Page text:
Scientists have found a way to make snacks keep hunger at bay for longer.
They are working on a plant extract which could be added to fatty foods, such as ready meals and burgers, to suppress the appetite. It is hoped it will help dieters stick to smaller portions and combat obesity. The ingredient, found naturally in most plants, seeds and cereals, could be added to fast food to ward off hunger for up to 12 hours.
The compound works by coating fat before it is digested, stopping the enzymes that naturally break it down from working as fast as usual. This sends a signal to the brain that a person has had enough to eat, even though their stomach may only be half full.
Experts at the Institute of Food Research in Norwich, who are yet to start tests in humans, hope to work with food manufactures in a couple of years to develop the supplement.
They are focusing on lipids found in chloroplasts the parts of plant cells used in photosynthesis. Oats, wheat and common seeds are also a good source of the substance. But researchers concede that manufacturers may be reluctant to add an ingredient that actually puts people off from buying more of their products.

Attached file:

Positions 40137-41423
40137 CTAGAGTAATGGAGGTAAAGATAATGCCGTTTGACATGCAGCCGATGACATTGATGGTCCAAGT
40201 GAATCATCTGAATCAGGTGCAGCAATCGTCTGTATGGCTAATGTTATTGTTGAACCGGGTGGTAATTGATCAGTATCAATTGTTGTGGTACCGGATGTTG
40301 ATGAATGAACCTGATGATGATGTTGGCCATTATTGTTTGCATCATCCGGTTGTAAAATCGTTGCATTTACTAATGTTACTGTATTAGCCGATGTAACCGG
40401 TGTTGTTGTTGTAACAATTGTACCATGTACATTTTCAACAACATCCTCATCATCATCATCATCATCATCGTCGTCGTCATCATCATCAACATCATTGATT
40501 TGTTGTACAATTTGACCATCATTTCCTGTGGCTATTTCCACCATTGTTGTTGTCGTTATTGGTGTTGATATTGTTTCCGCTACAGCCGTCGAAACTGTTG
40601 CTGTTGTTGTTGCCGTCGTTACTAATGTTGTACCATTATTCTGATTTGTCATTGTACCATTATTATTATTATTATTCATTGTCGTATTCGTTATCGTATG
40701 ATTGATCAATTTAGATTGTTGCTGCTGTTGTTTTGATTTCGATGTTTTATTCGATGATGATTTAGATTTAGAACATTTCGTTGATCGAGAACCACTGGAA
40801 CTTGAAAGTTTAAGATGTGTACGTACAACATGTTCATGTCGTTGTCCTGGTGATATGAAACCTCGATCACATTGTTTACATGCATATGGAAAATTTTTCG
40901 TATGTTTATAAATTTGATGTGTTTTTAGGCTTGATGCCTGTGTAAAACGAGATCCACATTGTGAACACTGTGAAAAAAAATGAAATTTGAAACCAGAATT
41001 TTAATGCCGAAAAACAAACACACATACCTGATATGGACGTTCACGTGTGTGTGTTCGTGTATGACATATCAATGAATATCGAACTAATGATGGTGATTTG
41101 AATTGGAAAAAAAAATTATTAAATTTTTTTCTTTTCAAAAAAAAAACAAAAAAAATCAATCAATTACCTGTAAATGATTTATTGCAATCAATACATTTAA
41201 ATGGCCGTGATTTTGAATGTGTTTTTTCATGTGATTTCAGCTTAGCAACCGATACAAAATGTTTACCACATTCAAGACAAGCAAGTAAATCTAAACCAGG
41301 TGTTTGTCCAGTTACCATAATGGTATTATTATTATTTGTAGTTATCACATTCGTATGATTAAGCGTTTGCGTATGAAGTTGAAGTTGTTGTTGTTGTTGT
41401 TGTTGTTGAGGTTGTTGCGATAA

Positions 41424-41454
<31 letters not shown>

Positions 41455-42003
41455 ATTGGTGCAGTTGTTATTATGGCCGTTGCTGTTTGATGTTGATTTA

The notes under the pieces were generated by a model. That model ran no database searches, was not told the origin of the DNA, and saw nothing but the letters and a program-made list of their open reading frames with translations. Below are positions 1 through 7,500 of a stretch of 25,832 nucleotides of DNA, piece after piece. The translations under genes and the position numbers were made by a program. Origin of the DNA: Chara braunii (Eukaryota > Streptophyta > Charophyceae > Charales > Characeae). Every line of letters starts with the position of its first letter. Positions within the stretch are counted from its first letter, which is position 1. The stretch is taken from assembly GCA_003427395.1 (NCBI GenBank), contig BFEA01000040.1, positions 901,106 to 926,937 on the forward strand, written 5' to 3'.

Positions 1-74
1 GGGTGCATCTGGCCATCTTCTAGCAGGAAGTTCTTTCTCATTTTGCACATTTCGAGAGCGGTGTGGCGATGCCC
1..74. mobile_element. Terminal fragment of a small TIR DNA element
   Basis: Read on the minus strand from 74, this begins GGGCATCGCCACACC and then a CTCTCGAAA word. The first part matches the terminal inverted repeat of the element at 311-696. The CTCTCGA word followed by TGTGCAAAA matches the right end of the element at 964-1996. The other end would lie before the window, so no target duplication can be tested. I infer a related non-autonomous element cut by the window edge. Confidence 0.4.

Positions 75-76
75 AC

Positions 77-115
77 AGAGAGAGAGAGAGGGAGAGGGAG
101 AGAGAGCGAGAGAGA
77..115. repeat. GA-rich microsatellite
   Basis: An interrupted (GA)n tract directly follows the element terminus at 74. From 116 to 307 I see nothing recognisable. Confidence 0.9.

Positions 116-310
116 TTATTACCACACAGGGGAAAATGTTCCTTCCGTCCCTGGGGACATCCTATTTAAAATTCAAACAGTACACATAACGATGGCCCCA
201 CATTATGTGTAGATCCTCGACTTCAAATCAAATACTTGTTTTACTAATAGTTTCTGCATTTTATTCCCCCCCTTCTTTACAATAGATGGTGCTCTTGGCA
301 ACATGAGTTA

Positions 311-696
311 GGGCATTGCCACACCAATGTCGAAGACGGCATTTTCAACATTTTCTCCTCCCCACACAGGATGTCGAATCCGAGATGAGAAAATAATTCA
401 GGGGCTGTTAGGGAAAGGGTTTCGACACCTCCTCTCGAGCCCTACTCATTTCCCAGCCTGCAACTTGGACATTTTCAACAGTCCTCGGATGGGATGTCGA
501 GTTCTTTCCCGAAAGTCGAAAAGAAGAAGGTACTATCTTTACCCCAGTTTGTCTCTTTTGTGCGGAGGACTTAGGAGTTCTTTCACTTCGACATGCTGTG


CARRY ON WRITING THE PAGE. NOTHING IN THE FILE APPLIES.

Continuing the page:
Head of the project Dr Peter Wilde said: "Tests show that in the lab when we isolate the lipids, they can suppress appetite. In theory they could be added to any food with fat in it. We are still at a laboratory stage, but in two to three years we will be looking for volunteers."
There are already several food products on the market which claim to beat hunger and make you feel full. But many are based on the fibre found in whole grain. This would be the first time that foods that do not contain fibre could be artificially engineered to induce the same feeling of being full.
Source - Daily Mail